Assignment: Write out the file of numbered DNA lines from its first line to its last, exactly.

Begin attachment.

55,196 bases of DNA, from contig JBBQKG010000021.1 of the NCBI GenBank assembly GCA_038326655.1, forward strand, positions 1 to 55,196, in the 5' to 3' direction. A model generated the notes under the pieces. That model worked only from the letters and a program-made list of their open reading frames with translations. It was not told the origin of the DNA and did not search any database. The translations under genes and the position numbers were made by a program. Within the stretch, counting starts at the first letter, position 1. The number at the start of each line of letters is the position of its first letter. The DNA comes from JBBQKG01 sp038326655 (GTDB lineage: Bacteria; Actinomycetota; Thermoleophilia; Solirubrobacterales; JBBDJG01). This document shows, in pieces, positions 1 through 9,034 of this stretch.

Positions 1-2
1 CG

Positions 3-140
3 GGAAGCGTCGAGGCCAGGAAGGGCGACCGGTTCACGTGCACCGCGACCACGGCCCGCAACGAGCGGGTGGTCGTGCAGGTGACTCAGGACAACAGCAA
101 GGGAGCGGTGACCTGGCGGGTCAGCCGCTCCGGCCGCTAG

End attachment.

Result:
55,196 bases of DNA, from contig JBBQKG010000021.1 of the NCBI GenBank assembly GCA_038326655.1, forward strand, positions 1 to 55,196, in the 5' to 3' direction. A model generated the notes under the pieces. That model worked only from the letters and a program-made list of their open reading frames with translations. It was not told the origin of the DNA and did not search any database. The translations under genes and the position numbers were made by a program. Within the stretch, counting starts at the first letter, position 1. The number at the start of each line of letters is the position of its first letter. The DNA comes from JBBQKG01 sp038326655 (GTDB lineage: Bacteria; Actinomycetota; Thermoleophilia; Solirubrobacterales; JBBDJG01). This document shows, in pieces, positions 1 through 9,034 of this stretch.

Positions 1-2
1 CG

Positions 3-140
3 GGAAGCGTCGAGGCCAGGAAGGGCGACCGGTTCACGTGCACCGCGACCACGGCCCGCAACGAGCGGGTGGTCGTGCAGGTGACTCAGGACAACAGCAA
101 GGGAGCGGTGACCTGGCGGGTCAGCCGCTCCGGCCGCTAG